it slowly as she worked up the courage to look out the front window. A car
cruised by, its headlights dimmed, and she recognized the campus patrol car.
She felt reassured for a moment, but then her eyes were drawn to the circle of
scorched grass where the cross had blazed just hours before. The glow from the
streetlights revealed just enough to bring her anger rushing back.

“Why?” she asked aloud. “Why would they
do this? Why us?”  Her questions
reminded her of Sgt. Thomas and his callous attitude.
“I guess we did
do something to provoke them,” she whispered to the night. “We were
in the wrong place at the wrong time, with the wrong skin color.”
Gloria shivered, even though it was warm inside the
She couldn’t shake
the feeling that someone was watching her. Despite her brave words to her
parents, she really wished she could go home. She couldn’t remember a time when
she had been so frightened. She wrapped her robe tighter and retreated to
Ashante’s room. She climbed into bed next to Ashante, shivered again, and
huddled close to her friend, trying to push her fear away long enough to fall
asleep. As the impact of the night’s event hit home, she was once again
reminded what racism was really like and how much it deeply hurt.
What exciting story are you working on
I’m working
on a non-fiction reference directory: Guide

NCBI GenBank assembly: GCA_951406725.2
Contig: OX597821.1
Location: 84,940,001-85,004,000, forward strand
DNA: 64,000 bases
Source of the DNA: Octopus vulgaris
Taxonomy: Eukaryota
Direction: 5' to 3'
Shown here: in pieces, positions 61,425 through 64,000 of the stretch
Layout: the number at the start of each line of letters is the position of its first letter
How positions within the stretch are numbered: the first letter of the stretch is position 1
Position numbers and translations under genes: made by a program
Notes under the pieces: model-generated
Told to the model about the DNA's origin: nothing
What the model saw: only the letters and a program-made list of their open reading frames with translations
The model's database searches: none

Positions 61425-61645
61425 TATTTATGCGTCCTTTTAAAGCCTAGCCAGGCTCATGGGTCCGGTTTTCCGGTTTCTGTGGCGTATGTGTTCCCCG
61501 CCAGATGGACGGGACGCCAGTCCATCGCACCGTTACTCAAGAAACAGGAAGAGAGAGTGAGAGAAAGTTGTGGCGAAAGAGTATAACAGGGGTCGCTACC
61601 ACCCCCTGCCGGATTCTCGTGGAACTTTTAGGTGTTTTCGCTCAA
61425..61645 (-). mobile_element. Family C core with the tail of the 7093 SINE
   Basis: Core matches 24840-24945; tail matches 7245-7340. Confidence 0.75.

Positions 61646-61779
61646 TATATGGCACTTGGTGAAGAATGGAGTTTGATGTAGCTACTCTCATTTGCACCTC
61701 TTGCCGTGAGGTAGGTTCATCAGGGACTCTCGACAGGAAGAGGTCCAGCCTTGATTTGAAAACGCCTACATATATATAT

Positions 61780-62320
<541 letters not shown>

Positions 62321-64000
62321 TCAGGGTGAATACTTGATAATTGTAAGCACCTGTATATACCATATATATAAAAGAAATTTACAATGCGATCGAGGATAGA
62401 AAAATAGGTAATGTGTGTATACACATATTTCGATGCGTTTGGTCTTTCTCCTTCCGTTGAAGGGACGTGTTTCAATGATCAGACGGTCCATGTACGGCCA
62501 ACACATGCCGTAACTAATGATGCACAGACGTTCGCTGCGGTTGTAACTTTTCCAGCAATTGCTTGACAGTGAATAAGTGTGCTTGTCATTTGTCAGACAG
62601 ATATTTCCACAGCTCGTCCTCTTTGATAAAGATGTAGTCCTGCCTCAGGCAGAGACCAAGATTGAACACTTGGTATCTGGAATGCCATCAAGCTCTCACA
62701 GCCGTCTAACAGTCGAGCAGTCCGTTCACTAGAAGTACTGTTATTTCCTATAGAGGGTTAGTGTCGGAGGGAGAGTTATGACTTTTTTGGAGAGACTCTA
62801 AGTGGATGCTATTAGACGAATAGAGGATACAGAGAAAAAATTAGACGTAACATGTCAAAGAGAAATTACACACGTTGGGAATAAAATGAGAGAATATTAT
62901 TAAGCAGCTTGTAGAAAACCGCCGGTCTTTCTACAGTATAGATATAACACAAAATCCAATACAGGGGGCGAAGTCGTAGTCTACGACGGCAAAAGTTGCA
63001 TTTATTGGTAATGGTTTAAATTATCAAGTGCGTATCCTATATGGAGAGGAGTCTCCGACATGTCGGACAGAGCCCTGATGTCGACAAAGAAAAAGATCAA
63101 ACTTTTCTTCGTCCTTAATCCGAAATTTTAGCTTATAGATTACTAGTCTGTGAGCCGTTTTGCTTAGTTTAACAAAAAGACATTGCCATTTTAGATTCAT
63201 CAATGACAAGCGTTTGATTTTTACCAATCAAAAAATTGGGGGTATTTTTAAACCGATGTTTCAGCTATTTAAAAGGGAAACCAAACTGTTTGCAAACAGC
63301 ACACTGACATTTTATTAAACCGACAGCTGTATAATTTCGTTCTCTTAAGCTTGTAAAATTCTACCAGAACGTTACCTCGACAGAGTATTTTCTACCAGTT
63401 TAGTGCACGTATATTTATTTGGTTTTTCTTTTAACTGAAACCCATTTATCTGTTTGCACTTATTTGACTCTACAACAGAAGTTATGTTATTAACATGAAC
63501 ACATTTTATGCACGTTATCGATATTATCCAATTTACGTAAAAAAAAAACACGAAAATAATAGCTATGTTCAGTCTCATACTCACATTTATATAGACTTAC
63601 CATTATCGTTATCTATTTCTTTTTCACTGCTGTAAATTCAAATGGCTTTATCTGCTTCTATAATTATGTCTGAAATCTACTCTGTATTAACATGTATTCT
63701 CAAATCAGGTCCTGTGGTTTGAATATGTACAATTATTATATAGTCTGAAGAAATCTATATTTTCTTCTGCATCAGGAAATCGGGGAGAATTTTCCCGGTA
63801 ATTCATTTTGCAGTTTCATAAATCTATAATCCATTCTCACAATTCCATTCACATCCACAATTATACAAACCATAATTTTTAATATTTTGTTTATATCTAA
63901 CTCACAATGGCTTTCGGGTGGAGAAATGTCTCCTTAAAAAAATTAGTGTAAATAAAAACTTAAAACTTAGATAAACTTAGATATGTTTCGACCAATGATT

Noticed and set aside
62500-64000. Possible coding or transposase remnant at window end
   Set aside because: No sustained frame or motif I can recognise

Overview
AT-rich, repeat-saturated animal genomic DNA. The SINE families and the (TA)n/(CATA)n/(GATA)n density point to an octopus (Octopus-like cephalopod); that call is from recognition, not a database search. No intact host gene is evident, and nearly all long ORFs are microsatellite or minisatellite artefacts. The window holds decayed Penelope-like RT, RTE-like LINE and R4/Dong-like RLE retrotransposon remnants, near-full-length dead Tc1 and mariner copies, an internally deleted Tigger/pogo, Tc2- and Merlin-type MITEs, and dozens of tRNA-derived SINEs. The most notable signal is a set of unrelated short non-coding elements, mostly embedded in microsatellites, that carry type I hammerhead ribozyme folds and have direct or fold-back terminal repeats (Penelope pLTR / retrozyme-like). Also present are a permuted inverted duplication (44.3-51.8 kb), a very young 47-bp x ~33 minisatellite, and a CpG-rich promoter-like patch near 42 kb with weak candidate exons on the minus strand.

to Multicultural Resources
. I’m also working on a film about people working
in a housing project that have created a model for reducing poverty and closing
the academic achievement gap. It’s a story of hope and accomplishment.
When did you first consider yourself a
Not until I
became an adult and published a national newspaper for college campuses
covering news by and about students and scholars of color.
Do you write full-time? If so, what’s
your work day like? If not, what do you do other than write and how do you find
time to write?
I’m an
educator. I’m a full-time college professor by date and in addition to doing a
great deal of academic writing, I love to write fiction, plays and scripts. I
just have to fit it in during the evenings and weekends.
What would you say is your interesting
writing quirk?
I don’t
know if it’s interesting but I have to listen to music when I write. I
like listening to Luther Vandross. His music moves me emotionally and that
tends to lead to better writing on my part.
As a child, what did you want to be
when you grew up?
It changed
a lot but I always wanted to be involved in education and that’s what I’ve been
doing most of my life.
Anything additional you want to share
with the readers?

Never surrender your dreams. If
writing is something you seriously want to pursue, then go for it! You have to
treat it seriously, put in the time, learn your craft and continue to improve.


Thanks for the interview!